- Do everyone a favor and don’t leave anything until the last minute. At the very least leave everything with a next action step and a date for when you will get to it (upon your return).
- Really do your best to get away. It’s actually good for you and your team, and you can repay the favor when someone else in the office is chasing a valued personal goal (reciprocity rules!).
Summary: Your harshest critic; your toughest training partner; your arch enemy (at times)…these people all have one thing in common: YOU. The time and energy and money that goes into a proper training cycle for a big event are the “big three” — the things that conspire to put inordinate pressure on you pre-race. Succumb to their pull and risk blowing things before you even start.
Advice: Maintain perspective. This is a hobby. You do this sport for fun; you aren’t getting paid for it! I am not saying don’t try hard, just avoid totally geeking out. After days / weeks / months of doing what you love daily…most likely early, alone and in the dark…you now get to celebrate your passion by competing with hundreds and thousands of other folks just like you. It’s not pressure, this is a party!
- Know that the only person who really cares how you do is you. Your friends and family just want you to be safe and happy. You owe them that.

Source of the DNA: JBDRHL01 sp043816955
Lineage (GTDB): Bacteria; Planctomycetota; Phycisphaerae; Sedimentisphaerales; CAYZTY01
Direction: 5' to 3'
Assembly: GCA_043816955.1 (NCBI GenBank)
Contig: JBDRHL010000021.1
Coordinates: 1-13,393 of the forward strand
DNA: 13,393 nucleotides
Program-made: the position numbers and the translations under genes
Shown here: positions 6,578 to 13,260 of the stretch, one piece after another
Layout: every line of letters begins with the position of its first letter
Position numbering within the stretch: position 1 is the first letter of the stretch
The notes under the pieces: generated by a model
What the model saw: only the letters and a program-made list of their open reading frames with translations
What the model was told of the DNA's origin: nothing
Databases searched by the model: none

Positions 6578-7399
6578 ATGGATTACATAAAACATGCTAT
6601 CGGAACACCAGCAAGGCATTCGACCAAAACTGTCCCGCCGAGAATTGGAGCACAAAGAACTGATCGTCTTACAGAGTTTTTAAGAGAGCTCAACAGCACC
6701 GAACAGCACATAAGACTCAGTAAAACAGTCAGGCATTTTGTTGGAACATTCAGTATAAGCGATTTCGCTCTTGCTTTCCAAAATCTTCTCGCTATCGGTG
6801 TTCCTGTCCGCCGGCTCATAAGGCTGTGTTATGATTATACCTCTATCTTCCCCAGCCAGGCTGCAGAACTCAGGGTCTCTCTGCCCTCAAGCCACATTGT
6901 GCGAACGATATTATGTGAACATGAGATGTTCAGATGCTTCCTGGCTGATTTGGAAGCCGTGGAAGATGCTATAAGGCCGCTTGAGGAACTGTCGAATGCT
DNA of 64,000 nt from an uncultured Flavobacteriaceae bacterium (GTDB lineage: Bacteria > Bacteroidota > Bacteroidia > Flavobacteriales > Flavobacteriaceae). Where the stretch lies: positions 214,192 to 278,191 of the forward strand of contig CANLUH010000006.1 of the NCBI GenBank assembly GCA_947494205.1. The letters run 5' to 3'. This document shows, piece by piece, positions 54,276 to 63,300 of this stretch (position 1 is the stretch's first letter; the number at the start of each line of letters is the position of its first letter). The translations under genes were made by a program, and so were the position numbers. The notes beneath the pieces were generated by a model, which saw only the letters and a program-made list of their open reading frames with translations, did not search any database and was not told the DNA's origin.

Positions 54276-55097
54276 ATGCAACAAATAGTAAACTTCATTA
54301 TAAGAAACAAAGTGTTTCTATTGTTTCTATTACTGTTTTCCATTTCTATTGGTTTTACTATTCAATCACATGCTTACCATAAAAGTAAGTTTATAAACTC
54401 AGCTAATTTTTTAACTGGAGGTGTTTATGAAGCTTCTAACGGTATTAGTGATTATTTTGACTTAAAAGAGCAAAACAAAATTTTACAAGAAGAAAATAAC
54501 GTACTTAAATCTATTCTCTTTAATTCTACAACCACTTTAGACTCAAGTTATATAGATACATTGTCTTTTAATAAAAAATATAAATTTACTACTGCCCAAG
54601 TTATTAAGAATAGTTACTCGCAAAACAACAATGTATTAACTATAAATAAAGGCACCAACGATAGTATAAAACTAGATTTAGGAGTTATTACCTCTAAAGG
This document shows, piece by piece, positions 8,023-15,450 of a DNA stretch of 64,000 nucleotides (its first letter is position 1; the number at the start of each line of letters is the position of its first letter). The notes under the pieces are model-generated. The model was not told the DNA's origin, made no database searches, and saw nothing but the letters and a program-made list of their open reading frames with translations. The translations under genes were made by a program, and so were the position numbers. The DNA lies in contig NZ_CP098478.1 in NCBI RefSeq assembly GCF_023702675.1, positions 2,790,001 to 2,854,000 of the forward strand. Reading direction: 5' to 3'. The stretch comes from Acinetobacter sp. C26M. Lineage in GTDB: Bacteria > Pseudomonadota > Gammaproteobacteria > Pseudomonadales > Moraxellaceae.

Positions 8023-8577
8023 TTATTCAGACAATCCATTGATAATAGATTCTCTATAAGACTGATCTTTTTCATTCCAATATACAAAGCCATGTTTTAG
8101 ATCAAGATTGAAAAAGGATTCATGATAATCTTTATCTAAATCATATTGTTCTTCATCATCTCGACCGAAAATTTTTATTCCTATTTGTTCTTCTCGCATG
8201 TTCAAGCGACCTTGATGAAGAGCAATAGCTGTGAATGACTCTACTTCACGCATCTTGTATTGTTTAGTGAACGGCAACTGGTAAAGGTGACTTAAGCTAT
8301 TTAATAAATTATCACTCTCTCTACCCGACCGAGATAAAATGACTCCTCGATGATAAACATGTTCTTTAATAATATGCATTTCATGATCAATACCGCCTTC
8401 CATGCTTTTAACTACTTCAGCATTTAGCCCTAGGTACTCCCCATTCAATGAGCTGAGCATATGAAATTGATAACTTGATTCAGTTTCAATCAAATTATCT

- Keep a smile on your face all day; you are blessed to be physically and financially able to compete this event. There are many others who couldn’t even dream of being in your shoes their lives are so hard.
- Focs externally on the other folks during your week, saying hi to the other athletes and thanking the volunteers and local establishments who make your event possible. It will keep the good karma flowing and keep you in check.
- The only time that matters is what the clock says at the end of the day. There will be challenges throughout your endurance day, it’s what’s supposed to happen! You ability to handle them quickly and effectively will ensure you spend less time on the course and get to the finish line faster.
About Those Workouts
Summary: The entire goal of a taper period for an endurance event can be boiled down to this: getting you rested and ready to race. There really isn’t any “peaking” or last-minute speed gains to speak of…that’s for this super-short, high end events. For most of us, the taper exists to facilitate the absorption of the work we have done and to keep us sane before the event.
Advice: Stop looking for magical workouts; the “work” is officially done. Instead focus on being rested and relaxed; ask yourself daily if you have achieved both, and if not, if your workout will help you towards either goal. If not, then just chill out!
- Have a schedule in place, but check in with your body daily to see if the workout is the right thing to do.
- Be extra vigilant. Riding through your town while your brain is off envisioning your race is a very, very bad place to be. Safety is number one.
- Focus on race set up (especially if you have new gear related to the race) and form/technique. These things are conduits for your fitness. Don’t be one of those folks who has a fantastic “engine” ready for race day, but doesn’t have the right “wheels” to make the work happen.
- No one has ever said, man, I was just too rested and ready to race today. Strive to be that person.
As always, I just wanted to thank you for subscribing. This blog is a success because of you and your support. Here’s to your fitness!
Thank you so much!